The rest of the space is a big ole bucket. You can fit a lot in this space. WANDARD advertises that there’s enough room for a Sony A6000 or mirrorless cameras of a similar size (no surprise coming from WANDRD, a company that’s known for its camera gear). If you do choose to use it for a camera, you can organize all of its accessories in the aforementioned divider pockets. We’ve tested this setup during a day out shooting photos and are happy to report that it’s worked well.
You can also fit other things here—we’ve tested it with a winter hat and Buff. You could probably throw a packable jacket here too. The sky’s the limit. But if you go buck-wild (meaning you stuff it full) the pack looks noticeably bulky. And it won’t be as comfortable to wear as a sling—even with the clever hook and loop system it may flop about.
The black interior can also make it difficult to see what’s going on inside, which could easily be improved with a light-colored lining. Because it’s a sling bag and doesn’t have significant depth, it’s not the end of the world. Still, we always appreciate bag’s that “turn on the lights” so to speak with a bright interior.
Durability & Testing
At the time of this review, we’ve been testing the WANDRD D1 Fanny Pack for approximately a month as a daily driver around Detroit, Michigan. We’ve also taken it on a few quick trips to northern Michigan, where it was up against inclement weather (including blizzard conditions). And so far, so good. We have no durability issues to report—no marks, pilling, scratches, anything like that. Overall, it’s a solid sling/fanny pack with some clever thinking going on.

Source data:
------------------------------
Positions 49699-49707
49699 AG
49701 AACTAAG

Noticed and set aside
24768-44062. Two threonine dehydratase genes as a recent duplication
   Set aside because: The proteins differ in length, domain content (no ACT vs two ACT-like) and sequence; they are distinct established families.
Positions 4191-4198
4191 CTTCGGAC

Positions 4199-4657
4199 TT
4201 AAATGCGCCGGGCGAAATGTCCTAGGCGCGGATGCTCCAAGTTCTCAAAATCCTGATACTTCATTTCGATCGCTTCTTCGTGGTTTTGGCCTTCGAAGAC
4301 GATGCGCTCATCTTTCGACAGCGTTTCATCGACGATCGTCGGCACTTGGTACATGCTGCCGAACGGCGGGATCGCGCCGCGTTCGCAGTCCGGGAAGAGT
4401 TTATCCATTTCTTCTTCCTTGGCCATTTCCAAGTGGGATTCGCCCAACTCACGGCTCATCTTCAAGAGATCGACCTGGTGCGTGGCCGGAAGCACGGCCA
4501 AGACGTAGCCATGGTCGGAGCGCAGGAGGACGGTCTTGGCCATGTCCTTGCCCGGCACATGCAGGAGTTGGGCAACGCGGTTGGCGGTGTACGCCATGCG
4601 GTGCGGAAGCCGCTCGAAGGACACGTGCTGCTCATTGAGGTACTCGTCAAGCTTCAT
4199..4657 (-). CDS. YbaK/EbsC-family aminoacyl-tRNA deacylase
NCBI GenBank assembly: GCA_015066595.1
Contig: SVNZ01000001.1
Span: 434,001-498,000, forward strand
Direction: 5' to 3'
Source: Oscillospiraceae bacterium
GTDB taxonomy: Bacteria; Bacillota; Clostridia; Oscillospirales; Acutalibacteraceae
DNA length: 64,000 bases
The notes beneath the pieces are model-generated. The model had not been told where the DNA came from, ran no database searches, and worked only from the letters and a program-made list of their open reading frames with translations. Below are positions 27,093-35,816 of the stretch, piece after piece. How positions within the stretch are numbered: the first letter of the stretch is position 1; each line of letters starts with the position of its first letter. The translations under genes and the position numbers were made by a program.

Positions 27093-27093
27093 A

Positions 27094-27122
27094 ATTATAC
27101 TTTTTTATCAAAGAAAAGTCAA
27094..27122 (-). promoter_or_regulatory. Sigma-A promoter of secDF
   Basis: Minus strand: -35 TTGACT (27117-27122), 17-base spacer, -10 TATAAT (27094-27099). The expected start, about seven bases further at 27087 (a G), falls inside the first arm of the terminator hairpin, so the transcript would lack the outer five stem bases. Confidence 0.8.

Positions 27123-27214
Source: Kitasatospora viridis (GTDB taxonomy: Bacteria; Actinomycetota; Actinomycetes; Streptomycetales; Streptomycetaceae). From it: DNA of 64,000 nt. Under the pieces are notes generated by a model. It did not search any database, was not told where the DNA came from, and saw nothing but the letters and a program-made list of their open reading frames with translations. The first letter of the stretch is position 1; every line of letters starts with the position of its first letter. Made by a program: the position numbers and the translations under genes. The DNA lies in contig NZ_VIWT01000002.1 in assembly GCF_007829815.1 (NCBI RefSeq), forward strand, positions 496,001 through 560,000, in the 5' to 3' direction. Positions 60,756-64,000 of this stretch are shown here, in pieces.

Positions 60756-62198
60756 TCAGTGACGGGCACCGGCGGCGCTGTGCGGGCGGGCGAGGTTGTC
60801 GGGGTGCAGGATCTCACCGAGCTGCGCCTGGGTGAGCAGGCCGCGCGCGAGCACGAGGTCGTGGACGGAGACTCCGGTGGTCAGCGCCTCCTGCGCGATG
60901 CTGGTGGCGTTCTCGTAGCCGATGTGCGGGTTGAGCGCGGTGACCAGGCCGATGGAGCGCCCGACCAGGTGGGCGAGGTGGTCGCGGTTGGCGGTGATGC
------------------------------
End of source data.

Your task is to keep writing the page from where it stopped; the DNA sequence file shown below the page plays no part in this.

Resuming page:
- Some seriously heavy-duty materials for a fanny pack
- Excess straps can hide behind the back panel for a dangle-free experience
- Large Fidlock clasp as the main buckle on this pack make it easy to take off and throw back on
The organization is just enough to keep things tidy without being overkill. Plus, this sling holds more than it looks—we’ve filled it up with our daily essentials and had plenty of room for a small mirrorless camera or a hat and buff.
Been digging the versatility of this fanny pack. Especially since we figured out the hook system on the back (which took us a while). The magnetic buckle is easy to use one-handed regardless of carry mode and the side loops are great for grabbing/carrying/hanging.
Durability-wise, we have no issues to report. The materials are solid and pretty weather-resistant—we’ve even tested it in a northern Michigan blizzard.